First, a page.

Amotekun reminds us of #EndSARS in a negative way

In the din of the collective uproar of Nigerians against the brutality of Nigeria Police Force Special Anti-Robbery Squad (SARS), many vocal advocates called for local policing. After all, the same has supposedly worked for Northern Nigeria for over a decade in the form of the Hisbah (shari’ah police).

It gave credence to what South-West governors have been clamouring for – Amotekun, a regional police force that will be tasked with securing the region from marauding invaders. That dream, now attained, it appears is haunting defenceless citizens.

At the core of the clamour of #EndSARS protests was multiple complaints about the mental competence of police officers, whose endless cruelty put to question their psychological fitness. That, coupled with poor working conditions and subpar remuneration of barely supervised armed men, was the perfect recipe for the disaster that SARS unleashed across Nigeria.

All of these are obvious in retrospect. It is the story of everything in Nigeria – an arguably deliberate method of doing things that fail to assess outcomes before deploying policies. We saw it just days ago with the NIMC directive to telcos to block SIMs not linked to NIN by the end of December. That directive has since been extended as it became apparent – per the predictions of observers, that it is an impossible feat to achieve at any time, least of all in the festive last days of December.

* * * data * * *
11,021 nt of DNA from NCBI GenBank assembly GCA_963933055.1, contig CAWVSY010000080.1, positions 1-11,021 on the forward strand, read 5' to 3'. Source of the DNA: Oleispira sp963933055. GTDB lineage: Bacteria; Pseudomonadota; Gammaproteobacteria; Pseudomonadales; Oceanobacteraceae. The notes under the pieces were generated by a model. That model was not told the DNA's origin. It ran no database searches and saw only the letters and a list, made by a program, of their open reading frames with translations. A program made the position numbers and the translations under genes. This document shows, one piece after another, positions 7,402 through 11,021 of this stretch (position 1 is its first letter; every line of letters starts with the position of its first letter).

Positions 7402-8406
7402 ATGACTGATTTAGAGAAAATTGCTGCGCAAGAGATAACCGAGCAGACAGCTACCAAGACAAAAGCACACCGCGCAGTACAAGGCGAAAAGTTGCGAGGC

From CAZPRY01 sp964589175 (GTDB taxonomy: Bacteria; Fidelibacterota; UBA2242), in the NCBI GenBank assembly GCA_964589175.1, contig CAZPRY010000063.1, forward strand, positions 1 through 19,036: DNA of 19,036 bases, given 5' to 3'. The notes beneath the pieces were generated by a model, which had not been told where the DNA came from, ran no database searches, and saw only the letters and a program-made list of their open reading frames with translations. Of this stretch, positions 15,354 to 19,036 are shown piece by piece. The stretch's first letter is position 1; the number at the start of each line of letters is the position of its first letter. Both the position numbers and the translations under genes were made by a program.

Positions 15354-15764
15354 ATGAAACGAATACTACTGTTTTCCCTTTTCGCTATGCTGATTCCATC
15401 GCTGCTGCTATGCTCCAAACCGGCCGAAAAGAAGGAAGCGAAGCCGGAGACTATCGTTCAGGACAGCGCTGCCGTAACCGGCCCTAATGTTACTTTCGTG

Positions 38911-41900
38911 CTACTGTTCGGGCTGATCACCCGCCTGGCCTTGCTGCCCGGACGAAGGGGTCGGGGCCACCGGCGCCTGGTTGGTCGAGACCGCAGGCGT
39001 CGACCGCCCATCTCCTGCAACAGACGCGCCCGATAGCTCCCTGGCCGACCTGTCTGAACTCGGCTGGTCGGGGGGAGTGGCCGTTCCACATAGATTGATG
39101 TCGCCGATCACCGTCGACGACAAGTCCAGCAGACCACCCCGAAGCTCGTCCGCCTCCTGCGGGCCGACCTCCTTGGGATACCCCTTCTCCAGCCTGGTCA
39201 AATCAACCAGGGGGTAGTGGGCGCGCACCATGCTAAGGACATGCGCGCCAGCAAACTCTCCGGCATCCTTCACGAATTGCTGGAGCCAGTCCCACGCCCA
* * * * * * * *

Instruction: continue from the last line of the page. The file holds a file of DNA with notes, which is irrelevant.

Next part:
The same observers had rightly predicted a disaster unfurling with Amotekun – a band of mostly men, armed after a 3-week training and paid peanuts with ineffective supervision.

News report at the beginning of December quoted Osun Amotekun field commandant, Amotelu Yusuf, saying, “Although the constitution of the Federal Republic of Nigeria allows for freedom of individual association and also reinforce liberty of languages, [Amotekun] wouldn’t allow a situation where indecent dressing and quack speaking of the indigenous language will be seen as a normal way of life,” hence, he promised, “a total showdown on indecent dressing immediately they begin full operation in March 2021.”

The comment was met by stern dissent from different demographic of south-westerners. This put people on the lookout to prevent a new kind of attack on the human rights of Nigerians. Now pockets of reports from people, published on microblogging site, Twitter, is documenting alleged human rights abuses by the local vigilante group.

A Twitter user with the handle, @highfee-nonii, reported in excruciating detail an encounter with the vigilante group in Oyo that ended in illegal stop and search and left him rattled.

At the same time, news outlets are reporting that Amotekun, in a shooting incident, have killed two in Oyo.

If true, this is Nigerians’ worst nightmare coming to pass. And if South-west governors truly mean well for their people now is the best time to take decisive action. Any further escalation is likely to end in an implosive disaster that will leave the region shattered by something meant to protect and ensure its prosperity.

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